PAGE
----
Heat Control Filters: Cold Mirrors are optical filters which separate the heat from the light radiation emitting from the source. They reflect the visible light while transmitting the infrared light, creating a sharp division between visible and infrared lighting. They are widely used in optical and photonic imaging systems.
Cold Control Filters: Hot Mirrors optical filters provide heat protection for components which need to be lit. The filter reflects over 90% of the infrared light while transmitting the light in the visible spectrum. Optical filters of this kind can often be found in laser applications and projection systems. IR cut off filters also offer the same protection and used in many camera and sensing systems.
Monochromatic Filters: Monochromatic filters are those which are manufactured to allow only a narrow wavelength of light – and thus just one colour – to pass through.
Industries which use Optical Filters
Optical filters have a wide range of uses and applications across sectors.
Aerospace and Defence – Optical filters are used in night vision goggles and LiDar (Light Detection and Ranging) equipment used to scan the landscape from height. Filters can also be used in application designed to pick up biohazards on the battlefield and filters for laser rangefinders.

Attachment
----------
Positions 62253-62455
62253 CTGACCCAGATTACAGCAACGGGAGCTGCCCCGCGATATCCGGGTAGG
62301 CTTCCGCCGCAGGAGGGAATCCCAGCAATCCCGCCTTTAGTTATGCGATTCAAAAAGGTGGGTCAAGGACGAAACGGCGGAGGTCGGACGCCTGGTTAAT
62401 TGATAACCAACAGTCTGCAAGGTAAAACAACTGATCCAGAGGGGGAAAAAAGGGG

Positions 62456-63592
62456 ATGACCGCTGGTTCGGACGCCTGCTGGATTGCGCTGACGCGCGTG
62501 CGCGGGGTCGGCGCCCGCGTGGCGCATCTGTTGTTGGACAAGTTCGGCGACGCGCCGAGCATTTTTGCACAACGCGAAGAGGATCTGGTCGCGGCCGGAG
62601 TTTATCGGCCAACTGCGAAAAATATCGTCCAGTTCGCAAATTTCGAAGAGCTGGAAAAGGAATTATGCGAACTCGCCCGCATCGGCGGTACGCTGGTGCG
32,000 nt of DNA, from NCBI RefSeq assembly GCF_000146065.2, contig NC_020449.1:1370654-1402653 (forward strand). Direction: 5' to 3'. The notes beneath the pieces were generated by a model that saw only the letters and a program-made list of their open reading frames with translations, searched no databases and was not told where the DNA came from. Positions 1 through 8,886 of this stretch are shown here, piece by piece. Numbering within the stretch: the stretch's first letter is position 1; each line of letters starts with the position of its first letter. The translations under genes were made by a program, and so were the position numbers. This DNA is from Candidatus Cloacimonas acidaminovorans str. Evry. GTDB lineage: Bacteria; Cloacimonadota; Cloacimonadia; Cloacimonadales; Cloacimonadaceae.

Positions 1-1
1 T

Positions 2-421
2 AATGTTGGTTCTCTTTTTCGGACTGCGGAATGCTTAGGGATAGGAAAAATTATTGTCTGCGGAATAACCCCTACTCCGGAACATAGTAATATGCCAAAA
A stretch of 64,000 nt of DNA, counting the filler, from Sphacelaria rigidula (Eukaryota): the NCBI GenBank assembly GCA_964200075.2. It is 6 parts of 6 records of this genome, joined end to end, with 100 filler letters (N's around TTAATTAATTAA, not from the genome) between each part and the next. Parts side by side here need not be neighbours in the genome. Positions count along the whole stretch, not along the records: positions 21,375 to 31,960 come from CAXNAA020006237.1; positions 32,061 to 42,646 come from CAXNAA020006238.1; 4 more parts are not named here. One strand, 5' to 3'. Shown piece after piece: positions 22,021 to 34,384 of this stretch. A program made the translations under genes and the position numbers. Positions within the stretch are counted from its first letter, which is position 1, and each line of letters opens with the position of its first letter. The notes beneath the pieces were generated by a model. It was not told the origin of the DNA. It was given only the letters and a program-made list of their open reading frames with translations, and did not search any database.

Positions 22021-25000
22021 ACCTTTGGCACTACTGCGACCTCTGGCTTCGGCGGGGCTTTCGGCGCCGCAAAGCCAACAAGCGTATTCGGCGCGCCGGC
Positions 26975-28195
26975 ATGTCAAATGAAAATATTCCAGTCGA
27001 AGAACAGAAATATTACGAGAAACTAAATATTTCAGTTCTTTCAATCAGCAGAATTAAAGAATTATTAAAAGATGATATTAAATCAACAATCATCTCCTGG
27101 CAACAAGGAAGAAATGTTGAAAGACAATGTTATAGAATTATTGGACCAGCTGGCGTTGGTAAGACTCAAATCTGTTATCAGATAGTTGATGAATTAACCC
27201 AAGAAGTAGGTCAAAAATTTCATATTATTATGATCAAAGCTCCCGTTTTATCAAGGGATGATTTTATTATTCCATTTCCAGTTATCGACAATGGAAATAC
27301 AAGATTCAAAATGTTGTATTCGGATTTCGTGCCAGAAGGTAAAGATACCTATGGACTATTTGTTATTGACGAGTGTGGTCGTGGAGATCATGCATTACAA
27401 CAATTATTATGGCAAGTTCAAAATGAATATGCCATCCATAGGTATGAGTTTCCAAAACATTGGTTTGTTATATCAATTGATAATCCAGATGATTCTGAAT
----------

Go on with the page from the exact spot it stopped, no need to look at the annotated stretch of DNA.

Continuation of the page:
Industrial – Optical filters play a part in moisture detecting and measurement equipment in industries such as food processing, agriculture, gas analysis, paper manufacturing and for the monitoring and control of atmospheric pollution. Filters also play a large role in laser applications used for point-of-sale devices, bar-code scanning and traffic control systems.
Medical – Filters play a key role in high-precision research equipment across neuroscience, cancer research, pharmaceutical development and infectious disease screening. Devices such as endoscopes, patient monitors, DNA analysers, microscopes, cytometers and many more rely on the presence of high precision optical filters.
Research – laboratories around the world rely on optical filters for R&D to create custom-built devices designed to detect minute changes in substances and conditions when developing new products, substances or treatments.